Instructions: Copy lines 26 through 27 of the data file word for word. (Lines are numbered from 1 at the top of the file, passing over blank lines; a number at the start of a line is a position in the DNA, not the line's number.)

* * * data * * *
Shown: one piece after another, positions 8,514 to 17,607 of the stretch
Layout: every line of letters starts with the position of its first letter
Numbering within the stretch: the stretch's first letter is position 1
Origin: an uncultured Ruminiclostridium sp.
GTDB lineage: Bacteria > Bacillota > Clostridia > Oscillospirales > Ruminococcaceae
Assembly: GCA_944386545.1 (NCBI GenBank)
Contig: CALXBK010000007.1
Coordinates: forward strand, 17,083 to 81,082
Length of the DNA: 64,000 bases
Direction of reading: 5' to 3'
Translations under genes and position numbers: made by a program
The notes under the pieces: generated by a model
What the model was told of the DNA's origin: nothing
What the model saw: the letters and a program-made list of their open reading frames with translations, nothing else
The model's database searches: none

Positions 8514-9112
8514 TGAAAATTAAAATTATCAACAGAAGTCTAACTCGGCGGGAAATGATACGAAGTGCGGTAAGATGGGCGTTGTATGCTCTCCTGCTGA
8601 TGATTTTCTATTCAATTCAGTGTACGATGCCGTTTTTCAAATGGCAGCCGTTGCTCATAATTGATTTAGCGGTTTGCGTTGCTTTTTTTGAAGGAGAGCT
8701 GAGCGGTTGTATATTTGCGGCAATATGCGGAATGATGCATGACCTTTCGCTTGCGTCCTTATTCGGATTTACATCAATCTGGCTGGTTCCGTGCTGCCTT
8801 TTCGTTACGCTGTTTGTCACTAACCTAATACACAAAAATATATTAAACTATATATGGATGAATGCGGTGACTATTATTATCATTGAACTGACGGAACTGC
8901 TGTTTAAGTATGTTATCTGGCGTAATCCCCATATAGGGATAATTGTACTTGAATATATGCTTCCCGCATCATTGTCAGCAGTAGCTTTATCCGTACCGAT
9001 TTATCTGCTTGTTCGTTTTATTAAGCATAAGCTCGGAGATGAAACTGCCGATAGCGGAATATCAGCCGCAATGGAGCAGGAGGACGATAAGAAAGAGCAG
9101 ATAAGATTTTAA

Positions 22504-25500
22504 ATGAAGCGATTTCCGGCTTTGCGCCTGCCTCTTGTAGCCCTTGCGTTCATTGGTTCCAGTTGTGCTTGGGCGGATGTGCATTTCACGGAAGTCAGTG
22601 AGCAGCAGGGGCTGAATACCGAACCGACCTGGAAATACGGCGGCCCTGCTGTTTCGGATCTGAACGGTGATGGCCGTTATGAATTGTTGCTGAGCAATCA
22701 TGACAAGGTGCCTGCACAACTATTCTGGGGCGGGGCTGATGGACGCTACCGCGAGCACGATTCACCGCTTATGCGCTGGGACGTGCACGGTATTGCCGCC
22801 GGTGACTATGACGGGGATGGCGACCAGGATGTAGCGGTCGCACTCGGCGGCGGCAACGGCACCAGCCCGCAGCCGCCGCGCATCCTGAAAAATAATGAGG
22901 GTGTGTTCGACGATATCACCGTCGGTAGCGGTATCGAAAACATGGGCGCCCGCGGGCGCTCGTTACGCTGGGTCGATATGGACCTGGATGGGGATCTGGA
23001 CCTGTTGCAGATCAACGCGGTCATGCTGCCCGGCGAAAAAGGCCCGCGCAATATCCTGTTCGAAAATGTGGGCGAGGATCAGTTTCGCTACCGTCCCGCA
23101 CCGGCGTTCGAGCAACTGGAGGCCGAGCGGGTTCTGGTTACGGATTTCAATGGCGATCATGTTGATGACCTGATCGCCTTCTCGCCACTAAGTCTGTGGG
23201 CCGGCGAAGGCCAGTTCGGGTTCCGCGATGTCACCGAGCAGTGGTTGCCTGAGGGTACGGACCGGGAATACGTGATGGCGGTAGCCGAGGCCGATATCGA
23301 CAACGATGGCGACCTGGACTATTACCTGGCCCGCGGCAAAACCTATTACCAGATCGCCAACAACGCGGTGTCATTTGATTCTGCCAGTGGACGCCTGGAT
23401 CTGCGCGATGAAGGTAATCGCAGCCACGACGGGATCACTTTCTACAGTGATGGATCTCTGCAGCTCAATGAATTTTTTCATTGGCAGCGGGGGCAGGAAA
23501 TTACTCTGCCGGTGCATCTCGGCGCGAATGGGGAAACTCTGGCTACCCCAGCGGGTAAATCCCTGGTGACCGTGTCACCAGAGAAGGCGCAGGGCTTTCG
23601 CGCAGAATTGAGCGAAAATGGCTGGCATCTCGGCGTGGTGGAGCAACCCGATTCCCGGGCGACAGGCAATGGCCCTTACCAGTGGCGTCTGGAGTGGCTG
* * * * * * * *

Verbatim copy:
22601 AGCAGCAGGGGCTGAATACCGAACCGACCTGGAAATACGGCGGCCCTGCTGTTTCGGATCTGAACGGTGATGGCCGTTATGAATTGTTGCTGAGCAATCA
22701 TGACAAGGTGCCTGCACAACTATTCTGGGGCGGGGCTGATGGACGCTACCGCGAGCACGATTCACCGCTTATGCGCTGGGACGTGCACGGTATTGCCGCC